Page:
I just want to give a shout-out to all those IT people working their butts off everyday and taking crap for it.

Over the years I've been witness to IT people being abused by the business for not delivering, when in fact, it's the business putting IT in a "no win" position.

One one hand, the business expects IT to make sure that computing resources are used effectively and that costs are kept in check. This includes application procurement, development and computing infrastructure. However, the business also expects IT to not stand in their way when they want to get something done.

Question for the business, "how do you expect IT to keep costs in check and optimize resources when you demand the ability to do whatever you want whenever you want using whatever tools and people you want?"

Look, over the years, I've been a big supporter of IT needing to operating in "business time" and I still believe it is an important goal. That said, one of the major hindrances to this is the lack of adherence to standards where they exist and the end-runs around IT when the business doesn't like the choices IT makes.

IT, this doesn't mean you're off the hook to accommodate the business. Remember, we're here to support he business, not the other way around. You need to pick standards that make sense to the majority of users. Make sure you have done effective enterprise architecture design before making decisions on products and standards; especially products. Don't be swayed by vendors promises. Make sure the business agrees to the value proposition.

One thought on “Business’ Abuse of IT People”
  1. I agree that business can be unreasonable….but we in IT are enablers. When the industry shifted from the IT driven "mother, may I?" model of development where IT blocked every innovation in order to maintain statis, to a more customer focused. "whatever you want, dear" model, the sustainability issue got lost.

    The sad truth is that you can get anything to work over the short term. Applications can be punted into production without the infrastructure, process and procedures to keep them up and running and therein lies the potential for abuse. The business likes their shiny new toys and always wants more, but keeping those new toys shiny and new is the hard part….and the part for which they do not want to pay. With no budget for technical debt, IT scrambles to keep everything up and running on undersized, overly complex and poorly understood layers of technology…oh, we understand the individual pieces, but not the interworkings in many cases. Multiple teams use and abuse services and components unto the breaking point. Servers are on rolling restarts which keep the system looking like it is working while we are looking for solutions….without business finding out that their applications really don't work all that well.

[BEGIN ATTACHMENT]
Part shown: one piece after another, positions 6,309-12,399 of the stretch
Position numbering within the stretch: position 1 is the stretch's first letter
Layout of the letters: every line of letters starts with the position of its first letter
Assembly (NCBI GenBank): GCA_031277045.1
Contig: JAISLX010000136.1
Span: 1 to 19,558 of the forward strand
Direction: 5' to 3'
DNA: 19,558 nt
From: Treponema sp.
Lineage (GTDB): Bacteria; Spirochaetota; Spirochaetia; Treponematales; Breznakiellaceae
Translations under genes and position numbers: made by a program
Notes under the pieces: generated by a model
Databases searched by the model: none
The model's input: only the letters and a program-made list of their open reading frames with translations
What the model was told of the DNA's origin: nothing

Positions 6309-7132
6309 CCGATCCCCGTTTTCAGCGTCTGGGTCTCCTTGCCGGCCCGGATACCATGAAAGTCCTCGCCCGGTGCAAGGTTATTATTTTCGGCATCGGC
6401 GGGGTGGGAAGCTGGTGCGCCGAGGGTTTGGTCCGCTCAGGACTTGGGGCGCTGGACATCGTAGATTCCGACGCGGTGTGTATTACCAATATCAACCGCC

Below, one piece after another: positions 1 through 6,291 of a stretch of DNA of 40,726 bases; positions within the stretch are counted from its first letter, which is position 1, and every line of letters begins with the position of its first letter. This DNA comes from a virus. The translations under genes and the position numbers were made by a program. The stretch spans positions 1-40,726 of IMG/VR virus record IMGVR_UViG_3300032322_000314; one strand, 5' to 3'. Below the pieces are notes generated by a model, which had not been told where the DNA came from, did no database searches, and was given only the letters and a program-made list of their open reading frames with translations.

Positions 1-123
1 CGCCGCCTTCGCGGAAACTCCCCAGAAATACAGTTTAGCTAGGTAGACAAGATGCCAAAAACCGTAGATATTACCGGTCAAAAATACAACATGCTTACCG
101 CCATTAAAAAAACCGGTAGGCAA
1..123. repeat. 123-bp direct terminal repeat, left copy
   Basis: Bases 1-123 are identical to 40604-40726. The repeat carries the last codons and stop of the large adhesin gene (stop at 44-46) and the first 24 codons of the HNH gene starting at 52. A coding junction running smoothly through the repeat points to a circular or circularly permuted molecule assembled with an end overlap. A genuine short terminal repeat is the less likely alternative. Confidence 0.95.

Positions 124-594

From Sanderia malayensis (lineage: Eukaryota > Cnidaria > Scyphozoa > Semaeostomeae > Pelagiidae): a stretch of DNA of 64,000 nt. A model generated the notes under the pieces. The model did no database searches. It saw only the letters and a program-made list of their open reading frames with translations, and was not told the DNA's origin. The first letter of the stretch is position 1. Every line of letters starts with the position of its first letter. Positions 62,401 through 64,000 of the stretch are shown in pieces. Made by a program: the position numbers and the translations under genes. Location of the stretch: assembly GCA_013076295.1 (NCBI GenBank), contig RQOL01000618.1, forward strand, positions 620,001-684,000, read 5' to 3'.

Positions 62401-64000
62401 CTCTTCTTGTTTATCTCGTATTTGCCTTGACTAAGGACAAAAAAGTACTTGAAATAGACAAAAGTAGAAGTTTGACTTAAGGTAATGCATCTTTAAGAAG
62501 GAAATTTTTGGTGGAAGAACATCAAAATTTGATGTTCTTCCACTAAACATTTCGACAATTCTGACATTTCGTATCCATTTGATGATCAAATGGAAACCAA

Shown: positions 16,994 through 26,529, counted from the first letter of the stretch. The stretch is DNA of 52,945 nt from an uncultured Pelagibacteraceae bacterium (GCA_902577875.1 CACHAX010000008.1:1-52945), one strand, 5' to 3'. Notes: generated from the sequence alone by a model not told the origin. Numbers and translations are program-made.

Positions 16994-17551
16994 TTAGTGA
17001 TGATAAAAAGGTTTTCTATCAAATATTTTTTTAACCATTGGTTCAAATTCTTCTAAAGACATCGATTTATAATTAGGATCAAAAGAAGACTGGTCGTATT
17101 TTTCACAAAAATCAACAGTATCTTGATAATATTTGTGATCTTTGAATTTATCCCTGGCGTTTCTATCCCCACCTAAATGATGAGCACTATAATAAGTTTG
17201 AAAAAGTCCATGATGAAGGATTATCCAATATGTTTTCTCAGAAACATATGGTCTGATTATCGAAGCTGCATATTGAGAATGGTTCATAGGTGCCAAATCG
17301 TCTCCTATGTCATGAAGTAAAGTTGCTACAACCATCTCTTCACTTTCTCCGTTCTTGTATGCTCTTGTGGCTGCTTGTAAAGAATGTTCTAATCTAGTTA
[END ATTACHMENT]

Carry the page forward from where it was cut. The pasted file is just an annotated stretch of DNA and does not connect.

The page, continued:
In the meantime…the business has been busy thinking up new ideas to add to the existing system. We permit what I call the "Chirstmas Tree Effect" where a once stable application gets ornamented with interconnections to other applications, and addtional functionality, ehdlessly, not because it is a good idea, but because the customer wants it. This ornamentation continues until the underlying infrastucture begins to sag and we have to prop it up….constantly.

    Then they look at costs of maintaining all that they have demanded and are shocked. The move is to go get cheaper labor….new toys anything but look at decisions already made and beginning to address the technical debt already incurred. In a fit of frustration and impatience…they throw out all existing software and buy off the shelf stuff….from a vendor who knows this game very well….and has built the costs of customization into the model at a price that strongly discourages it. The business accepts the discipline and is much happier for it. They fire their in-house guys…accept some limits on what they are allowed to demand and we get out walking papers. We have allowed ourselves to be portrayed as the problem…and I am not sure that they are wrong.

    We need to learn how to speak truth to the business. We need to include total costs of ownership in our project calculations and measure that against total return on investment so that business is forced to acknowledge that their new "feature" is expensive, produces no additional revenue, and is costly to maintain. Until that happens, we are going to be the fall guys for every bad business decision.

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